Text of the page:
Follow a retreating fighter with an overwhelming attack. Rousey chose linear retreat more often than not, rather than allow the gambits that spurred the retreat to stand in good stead and to sniff the blood in the water, Nunes opted to follow the linear retreating vacuum knowing full well that a linear retreat seldom offers anything of noted power in opposition. It’s physics and well-played by Nunes.


There is a boxing maxim: “Hit what’s easy to hit” and in this case it was the head of Rousey. She exhibited “head-on-a-stick” posturing and Nunes had little need to probe to “find” targets. She capitalized on what was there.


To really maximize the power-hand, we need to get a fighter to circle to that side so we can throw with bad intent and reap the returns of the colliding fighter who steps into the onslaught of the shortened path. Nunes showed no hesitation. When her opponent appeared in the path of her power hand, she let that hand fly with zero compunction.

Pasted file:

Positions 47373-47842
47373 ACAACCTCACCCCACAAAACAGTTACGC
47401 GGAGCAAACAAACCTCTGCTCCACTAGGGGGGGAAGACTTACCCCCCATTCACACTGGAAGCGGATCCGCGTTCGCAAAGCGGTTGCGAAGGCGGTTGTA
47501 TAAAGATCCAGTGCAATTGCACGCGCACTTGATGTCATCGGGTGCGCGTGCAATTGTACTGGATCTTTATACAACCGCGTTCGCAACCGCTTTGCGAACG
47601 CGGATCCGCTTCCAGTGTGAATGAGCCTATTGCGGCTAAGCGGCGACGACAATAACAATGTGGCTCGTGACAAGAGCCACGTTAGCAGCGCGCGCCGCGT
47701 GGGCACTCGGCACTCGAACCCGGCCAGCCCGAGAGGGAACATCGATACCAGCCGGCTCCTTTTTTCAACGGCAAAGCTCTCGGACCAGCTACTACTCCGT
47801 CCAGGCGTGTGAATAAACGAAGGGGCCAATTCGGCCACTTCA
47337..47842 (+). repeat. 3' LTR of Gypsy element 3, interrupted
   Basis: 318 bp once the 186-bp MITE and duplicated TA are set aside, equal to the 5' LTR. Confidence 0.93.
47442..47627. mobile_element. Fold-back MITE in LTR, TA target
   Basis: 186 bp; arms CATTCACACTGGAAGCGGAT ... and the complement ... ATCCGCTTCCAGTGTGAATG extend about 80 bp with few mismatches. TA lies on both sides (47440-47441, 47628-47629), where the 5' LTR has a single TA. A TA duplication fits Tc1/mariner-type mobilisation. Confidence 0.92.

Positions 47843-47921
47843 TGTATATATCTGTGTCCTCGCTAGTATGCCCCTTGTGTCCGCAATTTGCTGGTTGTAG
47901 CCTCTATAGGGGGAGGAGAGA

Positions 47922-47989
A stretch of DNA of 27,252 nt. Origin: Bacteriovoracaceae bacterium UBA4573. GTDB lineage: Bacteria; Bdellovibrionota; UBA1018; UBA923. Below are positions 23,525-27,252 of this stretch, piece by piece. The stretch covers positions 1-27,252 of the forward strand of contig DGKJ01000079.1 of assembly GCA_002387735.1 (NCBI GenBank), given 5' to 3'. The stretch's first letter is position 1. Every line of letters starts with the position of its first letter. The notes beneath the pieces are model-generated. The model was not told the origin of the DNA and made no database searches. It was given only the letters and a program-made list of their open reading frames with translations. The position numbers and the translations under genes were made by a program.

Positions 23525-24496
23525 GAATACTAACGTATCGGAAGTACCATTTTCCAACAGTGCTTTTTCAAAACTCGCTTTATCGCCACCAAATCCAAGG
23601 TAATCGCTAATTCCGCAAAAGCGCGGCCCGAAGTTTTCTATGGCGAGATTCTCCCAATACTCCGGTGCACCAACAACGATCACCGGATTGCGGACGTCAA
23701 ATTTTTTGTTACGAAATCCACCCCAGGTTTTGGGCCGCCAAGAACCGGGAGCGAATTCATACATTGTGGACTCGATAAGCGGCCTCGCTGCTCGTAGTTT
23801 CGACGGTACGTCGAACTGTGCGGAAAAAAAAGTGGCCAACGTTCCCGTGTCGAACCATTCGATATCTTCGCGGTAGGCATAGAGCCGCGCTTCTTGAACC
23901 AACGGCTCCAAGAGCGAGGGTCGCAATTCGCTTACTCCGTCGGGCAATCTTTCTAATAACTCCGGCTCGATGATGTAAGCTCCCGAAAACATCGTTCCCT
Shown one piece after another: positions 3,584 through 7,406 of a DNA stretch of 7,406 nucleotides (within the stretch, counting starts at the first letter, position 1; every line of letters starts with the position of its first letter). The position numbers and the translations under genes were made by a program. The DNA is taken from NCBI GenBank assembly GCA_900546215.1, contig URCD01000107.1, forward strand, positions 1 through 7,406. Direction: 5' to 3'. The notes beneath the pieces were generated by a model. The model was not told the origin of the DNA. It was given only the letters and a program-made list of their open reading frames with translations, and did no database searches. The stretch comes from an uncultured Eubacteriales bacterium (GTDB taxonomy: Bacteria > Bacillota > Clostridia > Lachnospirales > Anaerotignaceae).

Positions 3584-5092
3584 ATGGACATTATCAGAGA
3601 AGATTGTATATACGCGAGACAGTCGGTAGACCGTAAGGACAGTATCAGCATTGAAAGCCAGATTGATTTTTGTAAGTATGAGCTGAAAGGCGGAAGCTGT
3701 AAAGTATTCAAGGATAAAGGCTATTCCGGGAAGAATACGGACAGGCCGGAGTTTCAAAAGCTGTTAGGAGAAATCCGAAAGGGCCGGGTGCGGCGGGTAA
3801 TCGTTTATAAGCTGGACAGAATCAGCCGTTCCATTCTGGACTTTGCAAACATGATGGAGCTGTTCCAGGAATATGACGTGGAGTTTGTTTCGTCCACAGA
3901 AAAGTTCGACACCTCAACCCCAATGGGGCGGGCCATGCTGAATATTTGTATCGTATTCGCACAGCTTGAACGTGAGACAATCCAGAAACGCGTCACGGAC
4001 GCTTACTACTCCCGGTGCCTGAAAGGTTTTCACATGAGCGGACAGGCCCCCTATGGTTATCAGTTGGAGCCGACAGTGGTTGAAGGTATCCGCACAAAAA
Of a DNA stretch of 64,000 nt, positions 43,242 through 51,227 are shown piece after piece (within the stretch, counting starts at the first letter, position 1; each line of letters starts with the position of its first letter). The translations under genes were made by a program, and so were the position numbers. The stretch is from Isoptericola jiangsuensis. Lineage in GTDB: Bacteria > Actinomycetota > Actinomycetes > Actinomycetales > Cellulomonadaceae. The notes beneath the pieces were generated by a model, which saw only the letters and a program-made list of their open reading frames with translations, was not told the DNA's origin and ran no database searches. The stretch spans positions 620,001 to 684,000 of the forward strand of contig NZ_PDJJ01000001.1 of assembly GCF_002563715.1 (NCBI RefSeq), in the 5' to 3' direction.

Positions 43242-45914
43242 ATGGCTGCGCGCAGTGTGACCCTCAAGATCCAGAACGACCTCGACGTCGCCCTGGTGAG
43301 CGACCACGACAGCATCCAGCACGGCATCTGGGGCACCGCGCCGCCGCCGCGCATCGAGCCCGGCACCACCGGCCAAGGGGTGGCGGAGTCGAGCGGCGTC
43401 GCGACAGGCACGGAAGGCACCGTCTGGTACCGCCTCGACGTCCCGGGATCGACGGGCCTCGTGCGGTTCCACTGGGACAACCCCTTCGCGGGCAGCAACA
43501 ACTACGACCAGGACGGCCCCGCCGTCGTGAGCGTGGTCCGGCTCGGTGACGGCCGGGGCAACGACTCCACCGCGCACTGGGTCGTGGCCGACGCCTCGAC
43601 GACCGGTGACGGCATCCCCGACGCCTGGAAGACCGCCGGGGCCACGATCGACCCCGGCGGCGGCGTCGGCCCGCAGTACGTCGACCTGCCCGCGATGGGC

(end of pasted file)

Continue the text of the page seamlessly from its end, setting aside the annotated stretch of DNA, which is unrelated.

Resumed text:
Study Your Opponent’s Strengths and Have An Answer. Nunes was fully aware that this long-dominant former champ capitalizes the high-clinch with precision. The single time the clinch gambit was offered, Nunes pit-posted, shucked, and turned with no hesitation.

Why? Because she’d studied her opponent. She knew it was coming and she had an answer.


Another boxing maxim “Half a punch is worth less than no punch” or sometimes you hear it as “Half a punch is no punch at all.”